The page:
A child’s curiosity and natural desire to learn are like a tiny flame, easily extinguished unless it’s protected and given fuel. This book will help you as a parent both protect that flame of curiosity and supply it with the fuel necessary to make it burn bright throughout your child’s life. Let’s ignite our children’s natural love of learning!
A couple days ago I finished reading Dumbing Us Down: The Hidden Curriculum of Compulsory Schooling by John Taylor Gatto. Some of you may recognize his name from the Your Child Left Behind post where I linked to an article he wrote titled The Tyranny of Compulsory Schooling.
Dumbing Us Down is a short book comprised of a few speeches Gatto has given on the subject of public education (or, has he correctly terms it, “compulsory schooling”.
Describing how he came to formulate the opinions he now has, Gatto writes:
…I began to wonder, reluctantly, whether it was possible that being in school itself was what was dumbing [the children] down. Was it possible I had been hired not to enlarge children’s power, but to diminish it? That seemed crazy on the face of it, but slowly I began to realize that the bells and the confinement, the crazy sequences, the age-segregation, the lack of privacy, the constant surveillance, and all the rest of the national curriculum of schooling were designed exactly as if someone had set out to prevent children from learning how to think and act, to coax them into addiction and dependent behavior. (Dumbing Us Down, p. xxxiv)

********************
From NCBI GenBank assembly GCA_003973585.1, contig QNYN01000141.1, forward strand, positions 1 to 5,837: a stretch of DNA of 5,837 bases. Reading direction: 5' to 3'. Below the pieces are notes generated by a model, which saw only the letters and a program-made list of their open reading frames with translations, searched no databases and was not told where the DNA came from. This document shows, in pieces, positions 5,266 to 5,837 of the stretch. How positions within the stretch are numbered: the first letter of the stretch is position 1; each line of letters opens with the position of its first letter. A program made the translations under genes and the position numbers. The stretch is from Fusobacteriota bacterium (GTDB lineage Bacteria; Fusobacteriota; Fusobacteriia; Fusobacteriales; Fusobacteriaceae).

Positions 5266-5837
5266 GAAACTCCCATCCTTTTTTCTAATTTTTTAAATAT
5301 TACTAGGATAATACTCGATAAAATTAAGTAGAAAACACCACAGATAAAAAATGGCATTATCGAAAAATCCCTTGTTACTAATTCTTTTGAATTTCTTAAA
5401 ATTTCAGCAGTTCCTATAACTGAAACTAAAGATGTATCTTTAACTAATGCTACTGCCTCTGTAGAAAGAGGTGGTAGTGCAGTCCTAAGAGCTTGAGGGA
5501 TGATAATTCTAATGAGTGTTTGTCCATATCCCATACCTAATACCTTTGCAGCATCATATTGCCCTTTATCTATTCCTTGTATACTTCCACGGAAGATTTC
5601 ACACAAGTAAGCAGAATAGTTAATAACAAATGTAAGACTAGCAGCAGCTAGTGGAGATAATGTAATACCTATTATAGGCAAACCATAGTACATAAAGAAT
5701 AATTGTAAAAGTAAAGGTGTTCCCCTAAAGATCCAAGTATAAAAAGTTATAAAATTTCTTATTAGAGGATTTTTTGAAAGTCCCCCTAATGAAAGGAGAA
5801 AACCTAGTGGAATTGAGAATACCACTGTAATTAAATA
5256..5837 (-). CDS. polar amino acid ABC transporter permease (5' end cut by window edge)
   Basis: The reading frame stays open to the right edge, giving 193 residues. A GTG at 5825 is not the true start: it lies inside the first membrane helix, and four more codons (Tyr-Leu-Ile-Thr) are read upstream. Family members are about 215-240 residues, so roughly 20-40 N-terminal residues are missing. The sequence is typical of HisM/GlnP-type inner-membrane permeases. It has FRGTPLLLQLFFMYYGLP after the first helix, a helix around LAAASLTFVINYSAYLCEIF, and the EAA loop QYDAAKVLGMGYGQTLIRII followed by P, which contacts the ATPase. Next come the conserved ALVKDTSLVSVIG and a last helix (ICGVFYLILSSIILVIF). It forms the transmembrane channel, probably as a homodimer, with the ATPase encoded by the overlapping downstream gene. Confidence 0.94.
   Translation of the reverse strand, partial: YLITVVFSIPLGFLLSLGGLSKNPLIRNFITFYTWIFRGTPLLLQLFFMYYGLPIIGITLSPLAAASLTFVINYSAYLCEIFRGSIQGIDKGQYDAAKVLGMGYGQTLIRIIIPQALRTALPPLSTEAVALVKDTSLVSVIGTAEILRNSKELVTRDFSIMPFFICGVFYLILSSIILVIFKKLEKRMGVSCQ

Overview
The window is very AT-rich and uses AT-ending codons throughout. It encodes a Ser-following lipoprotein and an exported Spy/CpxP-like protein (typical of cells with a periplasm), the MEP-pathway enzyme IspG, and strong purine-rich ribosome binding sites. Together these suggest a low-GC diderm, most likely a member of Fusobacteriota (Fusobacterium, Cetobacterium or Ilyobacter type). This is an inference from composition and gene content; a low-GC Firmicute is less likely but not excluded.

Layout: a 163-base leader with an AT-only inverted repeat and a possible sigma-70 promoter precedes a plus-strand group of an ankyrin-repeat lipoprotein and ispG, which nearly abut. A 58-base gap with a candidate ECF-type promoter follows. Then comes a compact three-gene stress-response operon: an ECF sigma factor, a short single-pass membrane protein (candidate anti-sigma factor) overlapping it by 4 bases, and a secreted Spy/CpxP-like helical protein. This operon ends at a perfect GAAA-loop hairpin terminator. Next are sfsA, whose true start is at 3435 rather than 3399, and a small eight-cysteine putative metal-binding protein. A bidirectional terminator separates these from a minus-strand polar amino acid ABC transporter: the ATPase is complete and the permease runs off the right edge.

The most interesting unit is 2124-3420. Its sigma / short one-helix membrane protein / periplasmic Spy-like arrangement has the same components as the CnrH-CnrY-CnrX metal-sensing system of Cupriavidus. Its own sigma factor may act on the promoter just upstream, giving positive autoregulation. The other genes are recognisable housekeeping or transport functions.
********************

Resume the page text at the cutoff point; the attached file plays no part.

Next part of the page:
That’s quite the bold statement, and Gatto backs it up throughout his book with other bold statements, examples, and scathing assessments. Gatto is clear to make the distinction between education and schooling, something that makes perfect sense to me as one who has recently completed a college education. For example, he writes:
I’ve noticed a fascinating phenomenon in my thirty years of teaching: schools and schooling are increasingly irrelevant to the great enterprises of the planet. No one believes anymore that scientists are trained in science classes or politicians in civics classes or poets in English classes. The truth is that schools don’t really teach anything except how to obey orders.
…we need to realize that the school institution “schools” very well, though it does not “educate” — that’s inherent in the design of the thing. It’s not the fault of bad teachers or too little money spent. It’s just impossible for education and schooling ever to be the same thing. (Dumbing Us Down, p. 21, 23)